The intention of instructional design theories and models is to ground or guide us in our learning design efforts to address learner and organizational needs. But let’s just say it out loud … there’s a lot to choose from. Do they all have equal value? Are they just variations on a theme?
Given the plethora of available choices, M. David Merrill sought to determine whether a set of core principles was present amongst the models. If the answer was yes, could they serve as a basis for designing effective and efficient learning regardless of program or practice? Here we go!
Do the selected theories and models have fundamental underlying principles in common?
According to this paper, a principle is a relationship that is always true under appropriate conditions regardless of practice (a specific instructional activity) or program (an approach consisting of a set of prescribed practices).
Merrill selected a variety of learning theories and models for analysis to determine a set of common (read “first”) principles that were present.
These theories and models included:
- Star legacy (Vanderbilt Learning Technology Center)
- 4-Mat (McCarthy)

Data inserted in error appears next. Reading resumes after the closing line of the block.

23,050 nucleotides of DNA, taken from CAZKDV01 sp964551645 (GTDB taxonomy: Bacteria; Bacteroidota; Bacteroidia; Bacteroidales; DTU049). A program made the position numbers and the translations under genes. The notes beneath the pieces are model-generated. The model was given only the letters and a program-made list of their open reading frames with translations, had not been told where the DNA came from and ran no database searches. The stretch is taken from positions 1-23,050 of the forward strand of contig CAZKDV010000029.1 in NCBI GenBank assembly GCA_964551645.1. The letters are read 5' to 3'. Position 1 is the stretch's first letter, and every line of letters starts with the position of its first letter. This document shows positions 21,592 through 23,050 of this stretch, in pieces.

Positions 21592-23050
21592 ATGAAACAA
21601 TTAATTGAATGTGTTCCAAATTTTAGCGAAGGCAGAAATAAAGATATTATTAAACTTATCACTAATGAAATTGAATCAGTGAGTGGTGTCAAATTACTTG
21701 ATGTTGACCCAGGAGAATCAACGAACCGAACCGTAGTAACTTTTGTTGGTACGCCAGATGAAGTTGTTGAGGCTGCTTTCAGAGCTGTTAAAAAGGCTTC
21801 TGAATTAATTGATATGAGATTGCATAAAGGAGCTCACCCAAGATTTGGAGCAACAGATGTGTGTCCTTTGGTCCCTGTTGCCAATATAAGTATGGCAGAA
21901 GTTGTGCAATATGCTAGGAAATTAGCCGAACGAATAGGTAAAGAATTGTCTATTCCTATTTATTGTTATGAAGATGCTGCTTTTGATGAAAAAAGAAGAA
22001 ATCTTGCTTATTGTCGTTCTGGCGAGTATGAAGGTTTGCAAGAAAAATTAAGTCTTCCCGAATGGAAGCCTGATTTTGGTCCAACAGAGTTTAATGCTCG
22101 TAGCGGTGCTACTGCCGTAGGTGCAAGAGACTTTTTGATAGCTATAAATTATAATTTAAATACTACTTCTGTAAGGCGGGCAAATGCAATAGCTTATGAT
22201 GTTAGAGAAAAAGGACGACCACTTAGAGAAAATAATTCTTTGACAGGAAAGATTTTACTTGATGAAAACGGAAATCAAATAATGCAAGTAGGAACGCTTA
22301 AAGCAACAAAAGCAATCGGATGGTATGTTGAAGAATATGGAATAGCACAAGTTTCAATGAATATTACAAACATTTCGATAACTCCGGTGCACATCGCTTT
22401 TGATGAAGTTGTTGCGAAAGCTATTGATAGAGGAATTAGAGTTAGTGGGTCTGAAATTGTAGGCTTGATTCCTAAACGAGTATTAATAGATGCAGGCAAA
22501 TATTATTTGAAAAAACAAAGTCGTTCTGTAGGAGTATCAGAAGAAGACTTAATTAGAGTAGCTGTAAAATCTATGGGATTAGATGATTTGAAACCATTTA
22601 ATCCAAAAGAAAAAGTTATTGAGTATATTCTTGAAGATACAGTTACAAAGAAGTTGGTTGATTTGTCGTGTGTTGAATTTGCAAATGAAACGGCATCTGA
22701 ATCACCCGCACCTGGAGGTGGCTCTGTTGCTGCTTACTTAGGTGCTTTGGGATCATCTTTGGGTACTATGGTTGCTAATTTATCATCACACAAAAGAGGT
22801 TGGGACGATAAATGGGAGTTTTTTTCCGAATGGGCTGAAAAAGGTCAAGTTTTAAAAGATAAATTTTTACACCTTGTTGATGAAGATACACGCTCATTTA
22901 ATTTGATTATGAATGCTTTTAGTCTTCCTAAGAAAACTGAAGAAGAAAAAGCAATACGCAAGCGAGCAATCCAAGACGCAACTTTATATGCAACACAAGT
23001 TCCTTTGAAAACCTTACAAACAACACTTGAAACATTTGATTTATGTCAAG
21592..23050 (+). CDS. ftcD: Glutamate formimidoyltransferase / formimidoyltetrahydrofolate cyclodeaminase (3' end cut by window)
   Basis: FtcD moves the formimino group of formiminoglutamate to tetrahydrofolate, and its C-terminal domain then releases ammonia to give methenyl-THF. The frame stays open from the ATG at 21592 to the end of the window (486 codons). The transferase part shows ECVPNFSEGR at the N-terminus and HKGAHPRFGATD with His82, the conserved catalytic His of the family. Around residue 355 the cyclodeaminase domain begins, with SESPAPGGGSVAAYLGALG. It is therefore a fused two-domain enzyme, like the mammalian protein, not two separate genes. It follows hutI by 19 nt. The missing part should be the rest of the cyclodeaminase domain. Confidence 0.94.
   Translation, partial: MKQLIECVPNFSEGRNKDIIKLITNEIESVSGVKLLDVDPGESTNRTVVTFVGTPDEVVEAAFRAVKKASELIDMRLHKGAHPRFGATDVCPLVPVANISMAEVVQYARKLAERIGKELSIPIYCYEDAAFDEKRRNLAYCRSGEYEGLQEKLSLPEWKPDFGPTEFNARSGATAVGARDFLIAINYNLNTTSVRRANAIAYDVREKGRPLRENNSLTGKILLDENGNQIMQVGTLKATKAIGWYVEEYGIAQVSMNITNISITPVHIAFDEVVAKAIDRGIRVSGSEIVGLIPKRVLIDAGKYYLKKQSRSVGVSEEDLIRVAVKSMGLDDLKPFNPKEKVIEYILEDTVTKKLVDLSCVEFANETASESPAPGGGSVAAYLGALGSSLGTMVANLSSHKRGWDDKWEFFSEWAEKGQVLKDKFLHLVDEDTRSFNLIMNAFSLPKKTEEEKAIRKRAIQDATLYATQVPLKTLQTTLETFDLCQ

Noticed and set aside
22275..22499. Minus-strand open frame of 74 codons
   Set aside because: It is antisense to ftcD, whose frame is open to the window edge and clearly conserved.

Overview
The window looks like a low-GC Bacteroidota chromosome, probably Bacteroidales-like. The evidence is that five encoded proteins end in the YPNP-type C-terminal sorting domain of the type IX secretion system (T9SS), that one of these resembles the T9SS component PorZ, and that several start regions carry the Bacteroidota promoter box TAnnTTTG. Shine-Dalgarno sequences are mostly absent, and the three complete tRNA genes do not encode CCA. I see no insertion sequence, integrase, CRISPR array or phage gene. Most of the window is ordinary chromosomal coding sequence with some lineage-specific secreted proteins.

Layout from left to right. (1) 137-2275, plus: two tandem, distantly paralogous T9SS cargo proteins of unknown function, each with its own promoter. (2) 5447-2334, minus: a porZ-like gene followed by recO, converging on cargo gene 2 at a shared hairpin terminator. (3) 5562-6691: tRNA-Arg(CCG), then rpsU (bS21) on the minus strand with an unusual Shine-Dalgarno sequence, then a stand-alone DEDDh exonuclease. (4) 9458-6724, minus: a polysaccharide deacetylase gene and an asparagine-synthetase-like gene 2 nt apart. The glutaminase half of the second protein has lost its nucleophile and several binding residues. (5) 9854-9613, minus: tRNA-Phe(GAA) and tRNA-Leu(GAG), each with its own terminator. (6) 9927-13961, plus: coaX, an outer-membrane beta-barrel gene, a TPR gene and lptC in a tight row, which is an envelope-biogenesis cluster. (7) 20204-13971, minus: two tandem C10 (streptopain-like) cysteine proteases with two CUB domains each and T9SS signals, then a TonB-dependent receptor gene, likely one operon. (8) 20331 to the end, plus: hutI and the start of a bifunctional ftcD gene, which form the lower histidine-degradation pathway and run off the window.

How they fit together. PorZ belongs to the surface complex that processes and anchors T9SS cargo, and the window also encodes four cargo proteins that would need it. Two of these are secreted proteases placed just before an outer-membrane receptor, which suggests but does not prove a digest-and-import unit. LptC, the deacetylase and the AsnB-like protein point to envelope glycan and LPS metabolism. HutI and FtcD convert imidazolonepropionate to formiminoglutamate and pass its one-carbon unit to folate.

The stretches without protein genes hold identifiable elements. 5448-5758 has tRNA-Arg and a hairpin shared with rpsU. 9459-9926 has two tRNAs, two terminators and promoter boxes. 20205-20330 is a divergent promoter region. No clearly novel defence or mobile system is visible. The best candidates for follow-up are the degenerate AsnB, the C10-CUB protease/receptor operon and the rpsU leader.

- Instructional episodes (Andre)
- Multiple approaches to understanding (Gardner)
- Collaborative problem solving (Nelson)
- Constructivist learning environments (Jonassen)
- Learning by doing (Schank)
Five first principles emerged from Merrill’s research (2002). He constructed these into phases of effective instruction (see Figure 1).
Figure 1: Phases of Effective Instruction
Table 1 describes these principles and is augmented with Merrill’s (2007) synthesis of the first principles and reflective questions for design.
Table 1: Augmented first principles and reflective questions for design
Learning is promoted when…
Questions to ask yourself
Problem and task centered
Learners are engaged in solving real world problems and tasks
Existing knowledge is retrieved or activated as a foundation for the new knowledge or learning
New knowledge (task) is demonstrated to the learner
The learner applies new knowledge
New knowledge is integrated into the learner’s world or context
Implications for eLearning design
The use of the first principles is meant to be prescriptive and applicable to any learning practice or program. For your eLearning design and development, ask yourself the associated design questions and include these phases of effective instruction. Being problem or task focused is the central principle and should be the starting point for all design efforts.
Merrill, M. David. “First Principles of Instruction.” Educational Technology Research & Development, 50. 2002. Retrieved from https://csapoer.pbworks.com/f/First+Principles+of+Instruction+(Merrill,+2002).pdf
Merrill, M. D. “First Principles of Instruction: A Synthesis.” Trends and Issues in Instructional Design and Technology, 2. 2007.
This article is the last in the Research for Practitioners series. We hope that you have enjoyed these summaries and found them useful. The authors of the individual articles would very much appreciate your comments, and would like to hear about your experience in applying what you learned from their compact presentations of some very long research reports!